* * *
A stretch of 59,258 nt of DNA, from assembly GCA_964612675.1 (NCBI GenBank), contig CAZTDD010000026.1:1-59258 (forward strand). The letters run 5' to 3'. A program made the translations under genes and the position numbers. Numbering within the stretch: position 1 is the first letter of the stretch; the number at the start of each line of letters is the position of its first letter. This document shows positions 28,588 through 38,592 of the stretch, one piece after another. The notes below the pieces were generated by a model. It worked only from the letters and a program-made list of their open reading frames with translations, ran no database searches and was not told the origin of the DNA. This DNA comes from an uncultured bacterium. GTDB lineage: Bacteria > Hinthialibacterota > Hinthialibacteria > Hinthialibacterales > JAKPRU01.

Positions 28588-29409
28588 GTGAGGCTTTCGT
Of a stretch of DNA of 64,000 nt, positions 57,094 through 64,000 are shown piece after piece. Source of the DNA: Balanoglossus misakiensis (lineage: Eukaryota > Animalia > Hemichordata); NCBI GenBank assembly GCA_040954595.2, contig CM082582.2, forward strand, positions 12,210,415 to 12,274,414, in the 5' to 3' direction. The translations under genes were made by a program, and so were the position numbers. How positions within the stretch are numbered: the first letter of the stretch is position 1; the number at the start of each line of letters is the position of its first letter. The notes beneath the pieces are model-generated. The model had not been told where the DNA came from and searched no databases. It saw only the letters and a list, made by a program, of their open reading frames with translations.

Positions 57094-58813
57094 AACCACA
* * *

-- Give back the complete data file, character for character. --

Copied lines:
A stretch of 59,258 nt of DNA, from assembly GCA_964612675.1 (NCBI GenBank), contig CAZTDD010000026.1:1-59258 (forward strand). The letters run 5' to 3'. A program made the translations under genes and the position numbers. Numbering within the stretch: position 1 is the first letter of the stretch; the number at the start of each line of letters is the position of its first letter. This document shows positions 28,588 through 38,592 of the stretch, one piece after another. The notes below the pieces were generated by a model. It worked only from the letters and a program-made list of their open reading frames with translations, ran no database searches and was not told the origin of the DNA. This DNA comes from an uncultured bacterium. GTDB lineage: Bacteria > Hinthialibacterota > Hinthialibacteria > Hinthialibacterales > JAKPRU01.

Positions 28588-29409
28588 GTGAGGCTTTCGT
Of a stretch of DNA of 64,000 nt, positions 57,094 through 64,000 are shown piece after piece. Source of the DNA: Balanoglossus misakiensis (lineage: Eukaryota > Animalia > Hemichordata); NCBI GenBank assembly GCA_040954595.2, contig CM082582.2, forward strand, positions 12,210,415 to 12,274,414, in the 5' to 3' direction. The translations under genes were made by a program, and so were the position numbers. How positions within the stretch are numbered: the first letter of the stretch is position 1; the number at the start of each line of letters is the position of its first letter. The notes beneath the pieces are model-generated. The model had not been told where the DNA came from and searched no databases. It saw only the letters and a list, made by a program, of their open reading frames with translations.

Positions 57094-58813
57094 AACCACA